Polling
Childhood cancer


The cause of childhood cancers including leukemia, lymphoma, bone cancer and brain tumors are not known. Some people speculate a child's exposure to second-hand smoke, pollutants, x-rays or microwave radiation may contribute to the cause of childhood cancers. Studies have shown that some children are exposed to high levels of pesticides in schools and day-care environments - chemicals that are toxic to a child’s developing nervous system. Leukemia is the most common childhood cancer, accounting for one third of all cancer cases. In 2019, there were at least 11,000 children under the age of 15 diagnosed with cancer. Statistically, more than 1,500 of these children are likely to succumb to this disease.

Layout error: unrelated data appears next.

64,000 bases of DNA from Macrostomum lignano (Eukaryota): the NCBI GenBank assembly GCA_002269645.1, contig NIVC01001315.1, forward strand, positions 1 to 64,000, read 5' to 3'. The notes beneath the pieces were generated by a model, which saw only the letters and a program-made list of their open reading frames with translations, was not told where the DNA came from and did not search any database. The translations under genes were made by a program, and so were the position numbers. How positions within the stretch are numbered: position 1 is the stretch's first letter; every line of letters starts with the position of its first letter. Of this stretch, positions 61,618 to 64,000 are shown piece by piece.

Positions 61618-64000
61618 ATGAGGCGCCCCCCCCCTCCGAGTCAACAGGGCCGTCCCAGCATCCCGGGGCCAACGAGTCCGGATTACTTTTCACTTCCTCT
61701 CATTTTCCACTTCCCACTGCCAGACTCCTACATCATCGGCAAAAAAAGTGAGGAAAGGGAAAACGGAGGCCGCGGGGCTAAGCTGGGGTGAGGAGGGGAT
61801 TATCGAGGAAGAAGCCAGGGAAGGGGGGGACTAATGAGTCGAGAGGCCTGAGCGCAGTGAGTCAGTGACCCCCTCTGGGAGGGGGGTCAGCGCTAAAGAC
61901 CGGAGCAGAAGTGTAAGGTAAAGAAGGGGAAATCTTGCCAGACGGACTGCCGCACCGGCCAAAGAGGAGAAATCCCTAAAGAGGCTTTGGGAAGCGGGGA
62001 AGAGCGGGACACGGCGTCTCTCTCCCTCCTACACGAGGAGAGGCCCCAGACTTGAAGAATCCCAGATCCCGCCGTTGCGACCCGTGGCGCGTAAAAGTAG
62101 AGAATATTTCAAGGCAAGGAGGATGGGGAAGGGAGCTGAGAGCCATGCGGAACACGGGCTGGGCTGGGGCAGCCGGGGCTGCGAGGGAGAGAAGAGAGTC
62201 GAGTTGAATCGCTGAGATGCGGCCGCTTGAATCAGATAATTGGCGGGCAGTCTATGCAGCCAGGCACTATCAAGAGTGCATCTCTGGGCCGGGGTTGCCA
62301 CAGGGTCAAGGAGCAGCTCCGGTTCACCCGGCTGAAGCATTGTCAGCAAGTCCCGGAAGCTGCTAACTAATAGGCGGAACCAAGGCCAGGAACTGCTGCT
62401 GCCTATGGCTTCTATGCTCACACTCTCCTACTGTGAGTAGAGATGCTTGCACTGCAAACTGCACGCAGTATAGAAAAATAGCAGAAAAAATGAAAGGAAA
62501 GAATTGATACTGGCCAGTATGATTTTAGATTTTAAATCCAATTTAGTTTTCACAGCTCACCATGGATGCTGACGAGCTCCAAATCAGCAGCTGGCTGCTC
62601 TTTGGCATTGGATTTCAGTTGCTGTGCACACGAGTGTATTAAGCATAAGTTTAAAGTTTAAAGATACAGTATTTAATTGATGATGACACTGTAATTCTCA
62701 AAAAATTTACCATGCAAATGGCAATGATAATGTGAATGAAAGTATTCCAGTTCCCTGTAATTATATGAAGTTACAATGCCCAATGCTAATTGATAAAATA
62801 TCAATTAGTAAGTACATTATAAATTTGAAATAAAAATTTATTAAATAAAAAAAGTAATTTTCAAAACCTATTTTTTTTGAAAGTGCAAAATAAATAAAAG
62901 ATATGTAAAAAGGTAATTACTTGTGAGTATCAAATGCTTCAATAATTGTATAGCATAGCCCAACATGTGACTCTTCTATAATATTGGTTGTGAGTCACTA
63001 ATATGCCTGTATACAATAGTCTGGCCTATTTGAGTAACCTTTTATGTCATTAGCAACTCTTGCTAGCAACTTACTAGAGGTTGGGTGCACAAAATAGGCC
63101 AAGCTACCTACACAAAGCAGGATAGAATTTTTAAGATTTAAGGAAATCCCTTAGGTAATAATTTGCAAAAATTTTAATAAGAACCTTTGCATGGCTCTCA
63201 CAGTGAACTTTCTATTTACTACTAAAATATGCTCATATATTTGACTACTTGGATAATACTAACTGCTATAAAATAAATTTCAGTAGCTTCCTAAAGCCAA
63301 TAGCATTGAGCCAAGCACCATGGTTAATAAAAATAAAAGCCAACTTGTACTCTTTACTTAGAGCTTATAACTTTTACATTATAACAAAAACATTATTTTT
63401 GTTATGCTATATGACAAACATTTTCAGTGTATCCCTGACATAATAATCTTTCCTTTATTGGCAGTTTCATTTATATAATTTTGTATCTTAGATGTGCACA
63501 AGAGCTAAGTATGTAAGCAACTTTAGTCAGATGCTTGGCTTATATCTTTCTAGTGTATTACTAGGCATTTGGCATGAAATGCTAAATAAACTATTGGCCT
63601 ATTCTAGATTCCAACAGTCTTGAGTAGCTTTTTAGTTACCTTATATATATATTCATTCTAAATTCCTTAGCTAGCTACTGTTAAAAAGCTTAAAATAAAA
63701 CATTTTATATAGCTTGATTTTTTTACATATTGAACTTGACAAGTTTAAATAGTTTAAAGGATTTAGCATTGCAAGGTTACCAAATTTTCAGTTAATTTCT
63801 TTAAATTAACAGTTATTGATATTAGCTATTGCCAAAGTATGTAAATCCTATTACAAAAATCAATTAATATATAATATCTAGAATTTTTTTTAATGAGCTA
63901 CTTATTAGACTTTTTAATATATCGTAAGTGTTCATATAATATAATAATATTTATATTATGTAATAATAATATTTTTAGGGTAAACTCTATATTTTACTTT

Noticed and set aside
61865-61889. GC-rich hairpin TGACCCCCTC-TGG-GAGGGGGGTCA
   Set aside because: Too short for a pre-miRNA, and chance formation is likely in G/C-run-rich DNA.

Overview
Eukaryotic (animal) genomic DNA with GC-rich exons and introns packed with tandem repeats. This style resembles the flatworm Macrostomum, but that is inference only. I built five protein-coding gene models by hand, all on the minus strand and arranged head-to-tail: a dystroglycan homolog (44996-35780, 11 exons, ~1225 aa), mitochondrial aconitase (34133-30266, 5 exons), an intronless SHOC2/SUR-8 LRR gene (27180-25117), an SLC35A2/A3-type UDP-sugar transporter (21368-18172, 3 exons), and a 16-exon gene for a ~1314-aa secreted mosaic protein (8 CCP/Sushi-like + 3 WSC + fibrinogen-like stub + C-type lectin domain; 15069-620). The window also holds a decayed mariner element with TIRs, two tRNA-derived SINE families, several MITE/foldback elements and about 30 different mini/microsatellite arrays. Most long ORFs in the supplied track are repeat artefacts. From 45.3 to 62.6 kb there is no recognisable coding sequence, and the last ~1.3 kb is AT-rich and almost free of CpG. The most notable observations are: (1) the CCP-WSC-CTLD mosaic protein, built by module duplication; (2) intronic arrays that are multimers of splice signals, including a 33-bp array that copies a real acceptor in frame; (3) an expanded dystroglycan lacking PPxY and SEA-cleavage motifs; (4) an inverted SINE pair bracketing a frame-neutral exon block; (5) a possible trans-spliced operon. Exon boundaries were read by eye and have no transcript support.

Fortunately, since 1970, the death rate from all childhood cancers has declined by over 60%. The 5-year cancer survival rate for children is now nearly 90%. However, most of these survivors will continue to battle long-term complications from this disease - as well as the treatments they endured to rid themselves of it. There are at least 420,000 survivors of childhood cancer today. However, cancer still claims the lives of nearly 1,200 American children each year. It is estimated that the annual amount of funding exclusively earmarked for child cancer research is as small as $30 million.

Pending Legislation: S.1357 - PACT Act of 2021
Sponsor: Sen. Joni Ernst (IA)
Status: Senate Committee on Health, Education, Labor, and Pensions
Chair: Sen. Patty Murray (WA)












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Poll Opening Date
June 7, 2021
Poll Closing Date
June 13, 2021


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